You can't get any more knowledgeable in the field of children's literature than Roger Sutton. This is from an article about choosing books for kids in the November/ December issue of Horn Book. Here's Mr. Sutton on helping good readers become passionate about books. And a word or two about parenting while he's at it:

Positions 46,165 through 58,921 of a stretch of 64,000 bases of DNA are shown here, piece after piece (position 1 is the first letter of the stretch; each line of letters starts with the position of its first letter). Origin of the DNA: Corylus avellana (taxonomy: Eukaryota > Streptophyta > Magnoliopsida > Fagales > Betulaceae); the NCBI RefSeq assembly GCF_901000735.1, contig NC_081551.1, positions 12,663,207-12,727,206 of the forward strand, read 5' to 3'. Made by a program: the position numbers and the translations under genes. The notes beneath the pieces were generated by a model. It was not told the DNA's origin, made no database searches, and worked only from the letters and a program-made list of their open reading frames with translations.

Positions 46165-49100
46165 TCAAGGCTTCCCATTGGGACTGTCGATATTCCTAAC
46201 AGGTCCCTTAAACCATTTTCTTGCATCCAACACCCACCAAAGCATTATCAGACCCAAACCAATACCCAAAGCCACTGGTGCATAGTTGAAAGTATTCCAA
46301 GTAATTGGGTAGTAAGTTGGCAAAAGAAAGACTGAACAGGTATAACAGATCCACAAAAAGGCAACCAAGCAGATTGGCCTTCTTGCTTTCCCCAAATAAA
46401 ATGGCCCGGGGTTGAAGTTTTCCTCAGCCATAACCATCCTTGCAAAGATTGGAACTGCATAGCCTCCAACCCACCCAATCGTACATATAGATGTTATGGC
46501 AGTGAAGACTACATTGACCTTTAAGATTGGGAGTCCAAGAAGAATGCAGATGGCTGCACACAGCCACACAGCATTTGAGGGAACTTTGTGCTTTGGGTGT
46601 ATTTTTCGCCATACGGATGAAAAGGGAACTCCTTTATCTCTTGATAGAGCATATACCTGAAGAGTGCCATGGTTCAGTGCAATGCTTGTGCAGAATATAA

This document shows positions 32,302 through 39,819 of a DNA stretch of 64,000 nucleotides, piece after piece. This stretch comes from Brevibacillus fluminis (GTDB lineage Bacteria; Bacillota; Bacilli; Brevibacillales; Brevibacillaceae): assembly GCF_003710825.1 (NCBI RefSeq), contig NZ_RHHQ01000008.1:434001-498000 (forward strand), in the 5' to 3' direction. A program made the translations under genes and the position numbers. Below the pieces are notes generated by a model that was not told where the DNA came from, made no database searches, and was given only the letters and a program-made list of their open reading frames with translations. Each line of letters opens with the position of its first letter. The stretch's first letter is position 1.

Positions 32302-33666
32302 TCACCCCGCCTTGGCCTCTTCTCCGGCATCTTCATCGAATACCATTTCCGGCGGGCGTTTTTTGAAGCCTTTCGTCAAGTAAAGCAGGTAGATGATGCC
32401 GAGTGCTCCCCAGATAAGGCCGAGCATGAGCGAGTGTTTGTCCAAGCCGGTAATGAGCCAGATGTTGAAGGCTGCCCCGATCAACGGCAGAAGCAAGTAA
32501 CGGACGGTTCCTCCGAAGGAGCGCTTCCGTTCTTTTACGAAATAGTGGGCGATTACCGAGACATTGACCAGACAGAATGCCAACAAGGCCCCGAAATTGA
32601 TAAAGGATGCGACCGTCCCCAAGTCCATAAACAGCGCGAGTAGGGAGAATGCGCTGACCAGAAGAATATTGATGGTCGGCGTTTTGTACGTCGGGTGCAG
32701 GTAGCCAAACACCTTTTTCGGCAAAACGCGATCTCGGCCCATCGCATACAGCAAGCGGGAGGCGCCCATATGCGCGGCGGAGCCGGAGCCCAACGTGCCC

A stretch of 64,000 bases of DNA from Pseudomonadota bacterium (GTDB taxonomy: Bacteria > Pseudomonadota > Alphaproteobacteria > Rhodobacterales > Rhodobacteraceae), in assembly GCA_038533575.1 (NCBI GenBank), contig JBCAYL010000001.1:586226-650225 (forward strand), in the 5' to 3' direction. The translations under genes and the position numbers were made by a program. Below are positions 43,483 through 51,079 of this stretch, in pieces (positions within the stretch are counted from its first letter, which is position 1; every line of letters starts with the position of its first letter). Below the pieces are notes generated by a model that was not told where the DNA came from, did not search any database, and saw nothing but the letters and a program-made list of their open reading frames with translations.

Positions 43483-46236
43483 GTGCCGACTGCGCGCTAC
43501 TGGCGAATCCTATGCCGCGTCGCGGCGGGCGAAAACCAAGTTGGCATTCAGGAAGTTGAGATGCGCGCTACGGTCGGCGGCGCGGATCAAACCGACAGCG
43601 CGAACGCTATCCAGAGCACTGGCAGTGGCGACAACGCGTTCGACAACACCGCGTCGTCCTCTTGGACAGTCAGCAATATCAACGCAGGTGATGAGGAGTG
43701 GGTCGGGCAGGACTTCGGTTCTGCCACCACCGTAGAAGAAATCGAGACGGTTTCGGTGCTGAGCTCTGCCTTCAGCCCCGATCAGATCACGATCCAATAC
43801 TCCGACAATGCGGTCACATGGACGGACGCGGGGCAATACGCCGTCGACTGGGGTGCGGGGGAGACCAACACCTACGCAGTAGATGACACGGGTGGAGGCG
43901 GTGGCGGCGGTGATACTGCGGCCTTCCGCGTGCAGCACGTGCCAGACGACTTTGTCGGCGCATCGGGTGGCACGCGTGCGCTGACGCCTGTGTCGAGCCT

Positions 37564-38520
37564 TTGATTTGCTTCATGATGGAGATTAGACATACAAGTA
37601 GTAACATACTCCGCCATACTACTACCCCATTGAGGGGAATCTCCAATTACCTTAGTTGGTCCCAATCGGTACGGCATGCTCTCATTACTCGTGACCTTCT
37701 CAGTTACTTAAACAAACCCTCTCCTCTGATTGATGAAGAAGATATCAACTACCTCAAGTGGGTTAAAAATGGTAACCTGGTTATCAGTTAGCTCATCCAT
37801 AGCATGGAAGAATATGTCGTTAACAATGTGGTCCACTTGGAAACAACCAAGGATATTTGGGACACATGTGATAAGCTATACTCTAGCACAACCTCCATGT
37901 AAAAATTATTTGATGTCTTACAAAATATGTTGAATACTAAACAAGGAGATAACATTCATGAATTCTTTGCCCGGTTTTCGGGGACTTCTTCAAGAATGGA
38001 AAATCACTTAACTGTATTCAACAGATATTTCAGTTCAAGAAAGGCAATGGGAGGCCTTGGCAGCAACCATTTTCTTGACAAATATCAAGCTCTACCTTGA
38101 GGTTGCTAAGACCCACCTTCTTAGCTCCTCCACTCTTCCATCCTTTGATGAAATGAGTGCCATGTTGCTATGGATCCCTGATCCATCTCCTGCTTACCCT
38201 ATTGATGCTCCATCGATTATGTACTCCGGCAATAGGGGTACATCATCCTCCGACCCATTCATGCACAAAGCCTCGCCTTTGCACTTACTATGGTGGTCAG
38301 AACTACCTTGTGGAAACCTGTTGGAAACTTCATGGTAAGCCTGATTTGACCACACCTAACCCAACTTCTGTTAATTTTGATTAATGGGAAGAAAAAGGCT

Parents of an early expert reader — heck, parents of any kind of a reader, from reluctant to ambitious — are confronted with two sometimes-conflicting sets of expectations: what they want for their child and what their child wants for him- or herself. I would suggest that, ultimately, satisfaction will be found for the former by assiduous attention to the latter. Just because your child can read at a fifth-grade level doesn’t mean he needs to at all times. (Think about your own reading: just because you can read Henry James doesn’t mean you must, does it?) At the same time, of course, just because your child is seven doesn’t mean she can’t take a crack — if she wants to — at Harry Potter, either. Given access to a wide variety of reading — both print and pixeled texts — and given the proper tools and encouragement to wade through it and choose, children turn themselves into the readers their parents want them to be.